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Violence not best way to resolve disputes

By The Standard | Apr 6th 2016 | 2 min read

The Students Organisation of Nairobi University (Sonu), held its elections last Friday. In an event that turned chaotic shortly after the final results were announced, Babu Owino was declared chairman, having garnered 18,000 votes against Mr Mike Jacobs' 3,000.

Those allied to the losing side rejected the results. They then took to the streets and caused mayhem. It is unfortunate that the students chose to vent their anger and frustrations on innocent motorists and pedestrians in the vicinity of the university minding their own business.

Coming from those in whom parents, society and the Government have invested a lot in terms of resources, such behaviour is unacceptable. We expect better from university students who must set standards for those aspiring to make it to the apex of academia.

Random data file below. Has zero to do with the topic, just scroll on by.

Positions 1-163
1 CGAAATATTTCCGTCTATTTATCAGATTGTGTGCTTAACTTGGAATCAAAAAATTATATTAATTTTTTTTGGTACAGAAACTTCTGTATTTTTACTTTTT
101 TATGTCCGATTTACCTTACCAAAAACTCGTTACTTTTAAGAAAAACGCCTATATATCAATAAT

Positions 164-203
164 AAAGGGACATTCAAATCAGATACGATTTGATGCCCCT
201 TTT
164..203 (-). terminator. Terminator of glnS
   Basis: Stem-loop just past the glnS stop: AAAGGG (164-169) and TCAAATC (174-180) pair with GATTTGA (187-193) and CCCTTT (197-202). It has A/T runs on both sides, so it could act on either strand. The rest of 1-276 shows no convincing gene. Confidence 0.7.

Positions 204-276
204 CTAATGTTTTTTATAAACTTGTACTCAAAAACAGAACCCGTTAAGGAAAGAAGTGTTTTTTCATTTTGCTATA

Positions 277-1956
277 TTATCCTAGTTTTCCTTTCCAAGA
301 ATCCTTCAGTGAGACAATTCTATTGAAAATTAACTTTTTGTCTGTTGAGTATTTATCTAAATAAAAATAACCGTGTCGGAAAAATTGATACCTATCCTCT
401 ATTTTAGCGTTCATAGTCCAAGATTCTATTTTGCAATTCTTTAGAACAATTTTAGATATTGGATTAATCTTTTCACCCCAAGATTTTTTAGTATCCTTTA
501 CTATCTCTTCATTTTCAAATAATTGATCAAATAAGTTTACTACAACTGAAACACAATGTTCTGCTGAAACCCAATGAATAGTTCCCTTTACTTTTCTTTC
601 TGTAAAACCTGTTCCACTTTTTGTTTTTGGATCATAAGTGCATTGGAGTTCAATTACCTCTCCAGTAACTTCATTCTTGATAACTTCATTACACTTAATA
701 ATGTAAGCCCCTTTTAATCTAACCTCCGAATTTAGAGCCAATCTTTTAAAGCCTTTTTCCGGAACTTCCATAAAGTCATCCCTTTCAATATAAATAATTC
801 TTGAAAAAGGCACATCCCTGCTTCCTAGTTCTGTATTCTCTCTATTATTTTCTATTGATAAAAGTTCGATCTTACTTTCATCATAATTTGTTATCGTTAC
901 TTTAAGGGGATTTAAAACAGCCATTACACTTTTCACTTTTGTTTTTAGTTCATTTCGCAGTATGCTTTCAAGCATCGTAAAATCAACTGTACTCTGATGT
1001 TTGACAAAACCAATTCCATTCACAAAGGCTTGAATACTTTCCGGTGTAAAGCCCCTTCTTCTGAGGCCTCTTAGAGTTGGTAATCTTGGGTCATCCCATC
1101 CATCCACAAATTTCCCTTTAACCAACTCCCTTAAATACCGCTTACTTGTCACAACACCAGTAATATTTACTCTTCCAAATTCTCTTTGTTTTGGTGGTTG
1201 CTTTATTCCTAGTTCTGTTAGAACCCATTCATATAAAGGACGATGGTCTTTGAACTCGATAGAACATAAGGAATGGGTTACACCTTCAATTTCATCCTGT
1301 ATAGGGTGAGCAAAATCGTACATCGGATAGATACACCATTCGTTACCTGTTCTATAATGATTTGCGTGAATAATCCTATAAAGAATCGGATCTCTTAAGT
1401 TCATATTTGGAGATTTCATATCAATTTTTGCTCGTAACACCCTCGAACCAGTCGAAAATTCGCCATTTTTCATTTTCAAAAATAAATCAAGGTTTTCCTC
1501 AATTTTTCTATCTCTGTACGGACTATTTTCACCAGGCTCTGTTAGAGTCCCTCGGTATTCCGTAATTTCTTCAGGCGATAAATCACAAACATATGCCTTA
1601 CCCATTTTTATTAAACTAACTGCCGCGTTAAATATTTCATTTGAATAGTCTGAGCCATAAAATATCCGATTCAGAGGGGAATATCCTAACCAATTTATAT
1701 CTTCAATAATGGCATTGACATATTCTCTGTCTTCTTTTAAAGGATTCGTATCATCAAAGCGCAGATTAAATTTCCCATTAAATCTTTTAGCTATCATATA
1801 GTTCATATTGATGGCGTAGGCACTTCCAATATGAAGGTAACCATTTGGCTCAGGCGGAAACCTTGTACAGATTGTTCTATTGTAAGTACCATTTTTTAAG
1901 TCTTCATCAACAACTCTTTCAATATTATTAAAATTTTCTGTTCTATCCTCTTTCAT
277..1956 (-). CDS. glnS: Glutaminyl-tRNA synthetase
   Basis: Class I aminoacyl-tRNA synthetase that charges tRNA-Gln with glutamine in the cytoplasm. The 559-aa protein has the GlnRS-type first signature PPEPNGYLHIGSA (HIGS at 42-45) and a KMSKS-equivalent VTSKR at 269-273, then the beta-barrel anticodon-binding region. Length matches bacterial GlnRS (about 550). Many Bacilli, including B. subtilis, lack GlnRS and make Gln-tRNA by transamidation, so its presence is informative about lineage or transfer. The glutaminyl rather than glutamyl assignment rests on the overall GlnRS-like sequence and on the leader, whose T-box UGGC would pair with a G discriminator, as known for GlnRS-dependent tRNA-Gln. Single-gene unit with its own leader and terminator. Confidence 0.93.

There are mechanisms for resolving disputes which, clearly, the students did not resort to. While the attitude of the students is a reflection of the little value society attaches to dialogue and amicably sorting out any differences, violence does not offer a solution to the problems that instigated it in the first place. For instance, what did the students achieve by stoning pedestrians and motorists and burning property including their hostels and Sonu office?

The university’s administration insists the elections were fair, but then there are unverified claims that Mr Owino's win was not clean. Those claims should be investigated while those protesting the results should lodge an appeal. There is nothing to be achieved through violence.

In the same breath, the barbarism exhibited by the police in a video clip showing them whipping university students must also be condemned. Law enforcers cannot be allowed to break the law in their line of duty. The Inspector General of Police must get to the bottom of the incident and those officers found culpable severely punished.

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